Idaho Republican Sen. Jim Risch believes that it's not his job as a member of Congress to hold Donald Trump accountable for his rampant dishonesty, or to even criticize him for lying. Instead, Risch says it's up to the media to do that.
Donald Trump is beginning to experience the rumblings of discontent from Senate Republicans.
Retiring Tennessee Sen. Bob Corker has said he will not support Trump again in 2020. And Arizona Sen. Jeff Flake, who suddenly announced Tuesday that he also will not seek re-election, publicly castigated his colleagues for their complicity in Trump's assaults on the country, proclaiming, "None of this is normal."
But their fellow Republicans who are staying in office remain unswervingly obedient to Trump and broadly uncritical of his behavior or agenda.
No Republican better demonstrates this silent cowardice than Sen. Jim Risch of Idaho, who took a ridiculously defensive posture when questioned about Trump by CNN's Wolf Blitzer.
"But when he lies about something and you know it's a lie, shouldn't you speak up?" Blitzer asked.
"That's your job," Risch insisted, to Blitzer's shock.
"But that's your job. You're a United States senator," Blitzer reminded him. "You're a co-equal branch of the U.S. government."
Risch had nothing but whining in response.
"Wolf, if I went around criticizing a statement that was made by the president or any one of my fellow senators or any one of the congressmen up here or people in Idaho who hold public office, and I stood up and talked every time they talked and said, I don't like this, I don't like that, I'm criticizing — I'd be busy all day long."
Yet suddenly, he believes that criticizing the slightest aspect of a president's behavior would be too onerous for him. Moreover, Trump has spent his entire time in office trying to make it his word against the media, calling every report he does not like "fake news." In this sort of climate, journalists cannot be doing their job alone. Lawmakers need to respond, and to stand up for and with the free press.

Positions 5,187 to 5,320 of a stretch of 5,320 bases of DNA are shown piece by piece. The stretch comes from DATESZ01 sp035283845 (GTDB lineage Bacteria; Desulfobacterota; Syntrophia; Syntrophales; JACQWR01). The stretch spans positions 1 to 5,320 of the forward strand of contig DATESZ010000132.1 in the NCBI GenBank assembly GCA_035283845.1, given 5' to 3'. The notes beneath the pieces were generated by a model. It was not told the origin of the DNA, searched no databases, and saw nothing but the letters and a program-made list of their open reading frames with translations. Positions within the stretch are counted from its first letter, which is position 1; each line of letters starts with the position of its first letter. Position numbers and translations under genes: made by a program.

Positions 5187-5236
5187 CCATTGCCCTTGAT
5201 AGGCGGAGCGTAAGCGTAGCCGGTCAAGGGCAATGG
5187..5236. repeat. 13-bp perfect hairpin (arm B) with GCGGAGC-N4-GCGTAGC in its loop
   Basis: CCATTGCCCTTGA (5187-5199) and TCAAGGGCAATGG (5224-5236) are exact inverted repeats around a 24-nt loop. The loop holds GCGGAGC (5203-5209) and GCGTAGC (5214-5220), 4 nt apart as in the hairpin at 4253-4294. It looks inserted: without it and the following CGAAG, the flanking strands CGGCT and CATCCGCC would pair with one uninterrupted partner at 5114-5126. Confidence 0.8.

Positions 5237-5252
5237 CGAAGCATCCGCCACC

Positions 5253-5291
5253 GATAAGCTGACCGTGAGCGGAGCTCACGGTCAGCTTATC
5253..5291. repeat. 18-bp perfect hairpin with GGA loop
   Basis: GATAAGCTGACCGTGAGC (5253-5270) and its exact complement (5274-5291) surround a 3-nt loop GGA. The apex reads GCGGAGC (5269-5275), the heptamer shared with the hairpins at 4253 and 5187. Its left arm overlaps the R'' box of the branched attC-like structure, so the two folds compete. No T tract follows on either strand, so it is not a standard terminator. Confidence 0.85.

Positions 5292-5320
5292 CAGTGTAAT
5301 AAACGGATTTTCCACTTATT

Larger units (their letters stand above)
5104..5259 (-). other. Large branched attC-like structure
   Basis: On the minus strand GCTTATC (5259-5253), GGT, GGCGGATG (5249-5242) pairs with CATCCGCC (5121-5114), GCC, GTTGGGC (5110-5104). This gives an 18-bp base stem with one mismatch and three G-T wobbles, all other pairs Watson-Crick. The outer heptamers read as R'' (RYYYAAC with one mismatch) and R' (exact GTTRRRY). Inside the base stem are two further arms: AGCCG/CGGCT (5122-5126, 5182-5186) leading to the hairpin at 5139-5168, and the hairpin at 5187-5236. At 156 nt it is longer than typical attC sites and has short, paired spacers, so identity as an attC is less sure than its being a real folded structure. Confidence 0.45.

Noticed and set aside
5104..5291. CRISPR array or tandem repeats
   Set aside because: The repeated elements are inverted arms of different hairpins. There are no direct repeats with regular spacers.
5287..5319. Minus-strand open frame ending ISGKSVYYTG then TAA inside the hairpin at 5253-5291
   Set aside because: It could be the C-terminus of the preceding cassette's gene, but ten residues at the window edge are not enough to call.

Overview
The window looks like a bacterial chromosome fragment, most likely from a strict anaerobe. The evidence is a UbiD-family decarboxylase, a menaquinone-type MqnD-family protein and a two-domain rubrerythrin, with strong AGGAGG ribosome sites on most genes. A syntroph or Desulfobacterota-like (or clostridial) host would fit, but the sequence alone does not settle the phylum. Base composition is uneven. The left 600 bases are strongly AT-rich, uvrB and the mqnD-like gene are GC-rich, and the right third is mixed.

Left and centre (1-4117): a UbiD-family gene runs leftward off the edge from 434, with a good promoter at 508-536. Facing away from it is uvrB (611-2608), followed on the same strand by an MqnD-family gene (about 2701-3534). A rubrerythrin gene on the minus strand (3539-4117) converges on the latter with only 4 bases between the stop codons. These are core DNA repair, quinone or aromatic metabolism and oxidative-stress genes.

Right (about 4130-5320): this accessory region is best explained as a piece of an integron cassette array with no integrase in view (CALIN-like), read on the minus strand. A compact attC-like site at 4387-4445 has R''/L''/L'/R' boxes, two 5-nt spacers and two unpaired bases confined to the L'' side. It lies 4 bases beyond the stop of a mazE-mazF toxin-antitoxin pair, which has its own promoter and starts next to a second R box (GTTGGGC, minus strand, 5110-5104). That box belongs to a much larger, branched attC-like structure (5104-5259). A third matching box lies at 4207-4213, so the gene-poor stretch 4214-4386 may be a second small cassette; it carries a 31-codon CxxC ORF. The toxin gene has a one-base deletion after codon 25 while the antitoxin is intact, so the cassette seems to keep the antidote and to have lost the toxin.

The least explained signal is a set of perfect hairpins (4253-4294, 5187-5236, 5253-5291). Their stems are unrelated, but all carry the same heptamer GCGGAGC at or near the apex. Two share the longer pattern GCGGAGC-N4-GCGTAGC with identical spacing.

Blitzer clearly understands that, as he continued to press Risch, reminding him of Flake's words:
BLITZER: When Senator Flake says you're complicit if you remain silent in the face of this, what is your reaction?
RISCH: That's his view.
BLITZER: What is your view?
RISCH: That is not my view.
Incredibly, Risch does not even believe he has any responsibility to respond if Trump undermines basic First Amendment rights, as he made clear when Blitzer refused to back off the subject.
"So when the president goes after the press, should you stay silent? Should you be complicit, when he goes after democracy?" Blitzer asked.
"Listen, he also has the right to go after the press and hold you guys' feet to the fire, also, when you're doing the wrong thing," Risch insisted, adding, "You're trying to drag me into something."
When Blitzer pointed out that Trump was doing far worse than criticizing the press — including threatening to withhold broadcast licenses from news organizations he doesn't like — Risch remained intractable.
"I would expect you to speak out," Risch stated. "And I would expect your lawyers to speak out."
Risch believes it is not his job to be a check on the president of the United States — which the Constitution pretty clearly says is a function of his office — nor does he believe it is his job to defend Constitutional freedoms.
And he is speaking for the mentality of every single Republican who has stayed silent about Trump's gross abuses of power and dangerous, erratic behavior. Many GOP lawmakers appear to view themselves as there solely to do Trump's wishes, and if anyone dislikes it, they should talk to someone else.
This is a gross perversion of the responsibility of Congress, and an abdication of the basic leadership they owe to the American people.